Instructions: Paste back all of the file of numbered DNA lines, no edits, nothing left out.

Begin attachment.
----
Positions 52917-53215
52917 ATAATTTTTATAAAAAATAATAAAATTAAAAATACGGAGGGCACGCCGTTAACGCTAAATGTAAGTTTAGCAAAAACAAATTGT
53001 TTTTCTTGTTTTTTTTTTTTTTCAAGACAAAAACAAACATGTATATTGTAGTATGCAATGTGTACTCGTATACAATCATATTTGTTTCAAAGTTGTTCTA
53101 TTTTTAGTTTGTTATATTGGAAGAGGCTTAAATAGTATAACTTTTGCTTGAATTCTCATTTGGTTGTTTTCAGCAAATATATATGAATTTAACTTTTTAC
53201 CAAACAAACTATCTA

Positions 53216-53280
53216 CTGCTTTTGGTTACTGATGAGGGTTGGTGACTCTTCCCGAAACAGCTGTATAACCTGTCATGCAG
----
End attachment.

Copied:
Positions 52917-53215
52917 ATAATTTTTATAAAAAATAATAAAATTAAAAATACGGAGGGCACGCCGTTAACGCTAAATGTAAGTTTAGCAAAAACAAATTGT
53001 TTTTCTTGTTTTTTTTTTTTTTCAAGACAAAAACAAACATGTATATTGTAGTATGCAATGTGTACTCGTATACAATCATATTTGTTTCAAAGTTGTTCTA
53101 TTTTTAGTTTGTTATATTGGAAGAGGCTTAAATAGTATAACTTTTGCTTGAATTCTCATTTGGTTGTTTTCAGCAAATATATATGAATTTAACTTTTTAC
53201 CAAACAAACTATCTA

Positions 53216-53280
53216 CTGCTTTTGGTTACTGATGAGGGTTGGTGACTCTTCCCGAAACAGCTGTATAACCTGTCATGCAG